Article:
Over many decades the landscape benefitted from aesthetic improvements. These often were made by patients, for patients. This included a 6-foot stone dolphin urn carved by a patient named Jonathan Kocourek, who was also a Bohemian stonecutter. The urn still stands today in the parking lot at Ronald McDonald House, overlooking the woods. It is inscribed with the artist’s name and the year 1908, when it was created. The sculpture is said to have inspired patients’ recovery in the decades that followed.
When we reach the large, open field behind Ronald McDonald House we all try to envision a 1.5-acre lake here. When the asylum was active it featured an island with a waterfall fed by one of the artesian springs. Since filled in, this lake allowed for boating and swimming recreation for the patients. However, hidden amongst some shrubbery, we find hidden remnants of the original waterfall that match the vivid color photos.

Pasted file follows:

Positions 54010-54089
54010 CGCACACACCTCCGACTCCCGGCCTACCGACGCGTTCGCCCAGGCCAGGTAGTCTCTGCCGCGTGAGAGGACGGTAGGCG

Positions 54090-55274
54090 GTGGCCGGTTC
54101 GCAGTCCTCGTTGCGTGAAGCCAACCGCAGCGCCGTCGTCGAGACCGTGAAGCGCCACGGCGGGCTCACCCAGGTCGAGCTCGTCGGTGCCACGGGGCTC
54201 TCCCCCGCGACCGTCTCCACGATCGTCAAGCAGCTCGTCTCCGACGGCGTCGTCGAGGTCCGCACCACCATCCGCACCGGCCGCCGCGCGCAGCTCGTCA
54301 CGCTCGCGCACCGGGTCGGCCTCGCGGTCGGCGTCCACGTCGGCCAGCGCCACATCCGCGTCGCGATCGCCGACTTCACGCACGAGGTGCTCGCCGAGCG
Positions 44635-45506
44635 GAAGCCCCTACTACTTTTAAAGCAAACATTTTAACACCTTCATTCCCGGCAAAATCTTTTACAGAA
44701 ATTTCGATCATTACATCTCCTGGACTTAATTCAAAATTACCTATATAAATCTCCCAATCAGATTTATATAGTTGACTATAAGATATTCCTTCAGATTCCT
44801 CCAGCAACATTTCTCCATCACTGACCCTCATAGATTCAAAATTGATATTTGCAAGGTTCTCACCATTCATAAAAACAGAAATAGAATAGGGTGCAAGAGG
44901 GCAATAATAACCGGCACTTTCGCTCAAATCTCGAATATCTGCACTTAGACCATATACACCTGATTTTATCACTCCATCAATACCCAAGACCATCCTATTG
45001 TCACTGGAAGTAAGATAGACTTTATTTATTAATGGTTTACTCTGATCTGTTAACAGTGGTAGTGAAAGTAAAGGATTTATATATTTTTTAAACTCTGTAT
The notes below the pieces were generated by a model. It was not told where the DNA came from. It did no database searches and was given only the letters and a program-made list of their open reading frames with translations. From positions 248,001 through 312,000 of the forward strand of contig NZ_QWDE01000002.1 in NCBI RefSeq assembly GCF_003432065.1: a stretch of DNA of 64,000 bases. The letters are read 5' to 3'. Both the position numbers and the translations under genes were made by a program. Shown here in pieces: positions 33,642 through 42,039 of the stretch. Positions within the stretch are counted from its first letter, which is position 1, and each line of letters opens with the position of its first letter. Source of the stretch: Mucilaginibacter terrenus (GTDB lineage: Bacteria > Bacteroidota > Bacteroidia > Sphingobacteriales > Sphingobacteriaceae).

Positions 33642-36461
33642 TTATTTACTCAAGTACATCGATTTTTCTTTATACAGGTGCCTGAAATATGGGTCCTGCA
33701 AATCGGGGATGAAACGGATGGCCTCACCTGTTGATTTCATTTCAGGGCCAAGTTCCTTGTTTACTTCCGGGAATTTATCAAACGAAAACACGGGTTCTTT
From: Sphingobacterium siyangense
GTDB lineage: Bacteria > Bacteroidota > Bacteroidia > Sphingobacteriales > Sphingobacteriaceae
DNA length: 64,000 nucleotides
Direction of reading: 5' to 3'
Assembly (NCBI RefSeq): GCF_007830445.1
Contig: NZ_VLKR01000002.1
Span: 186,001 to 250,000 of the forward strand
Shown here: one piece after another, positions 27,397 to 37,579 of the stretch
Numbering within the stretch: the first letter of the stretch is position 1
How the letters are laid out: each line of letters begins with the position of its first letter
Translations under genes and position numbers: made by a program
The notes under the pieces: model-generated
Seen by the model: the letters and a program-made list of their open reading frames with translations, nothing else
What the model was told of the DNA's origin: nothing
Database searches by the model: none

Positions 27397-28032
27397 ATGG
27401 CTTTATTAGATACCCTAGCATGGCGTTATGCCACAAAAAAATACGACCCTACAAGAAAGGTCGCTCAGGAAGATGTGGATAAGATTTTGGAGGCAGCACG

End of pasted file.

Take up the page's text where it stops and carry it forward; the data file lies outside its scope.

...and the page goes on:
In the woods nearby, we also rediscover the ruins of patient-constructed esplanades with balustrades that once overlooked the lake, as well as sunken gardens, a lily pond, a lion statue, and a natural ravine. The ravine is in what was then known as the “Women’s Grove.” It was beautified with fieldstone staircases that led patients down into the bottom of the ravine and then back out. We take the same meditative journey as did patients for many decades: into the forest, down the staircase, and through the ravine.
Significantly, the Sanctuary Woods that we are walking through is more than a leftover woodlot. It is a portion of old growth forest that also has been preserved. Some of the oak trees are nearing 300 years old. The lifecycle of that forest has been interrupted by the incursion of invasive buckthorn, which is abundantly clear to us as we pass through. The Friends group is methodically removing those invasives to make way for new native growth. Some of this clearing opened up a century-old structure that matches a 1916 description: “A pavilion of split-boulder construction has been erected in the men’s grove. This is not only a substantial, but very ornamental structure and will prove valuable in case of a sudden storm arising while the patients are in the grove.”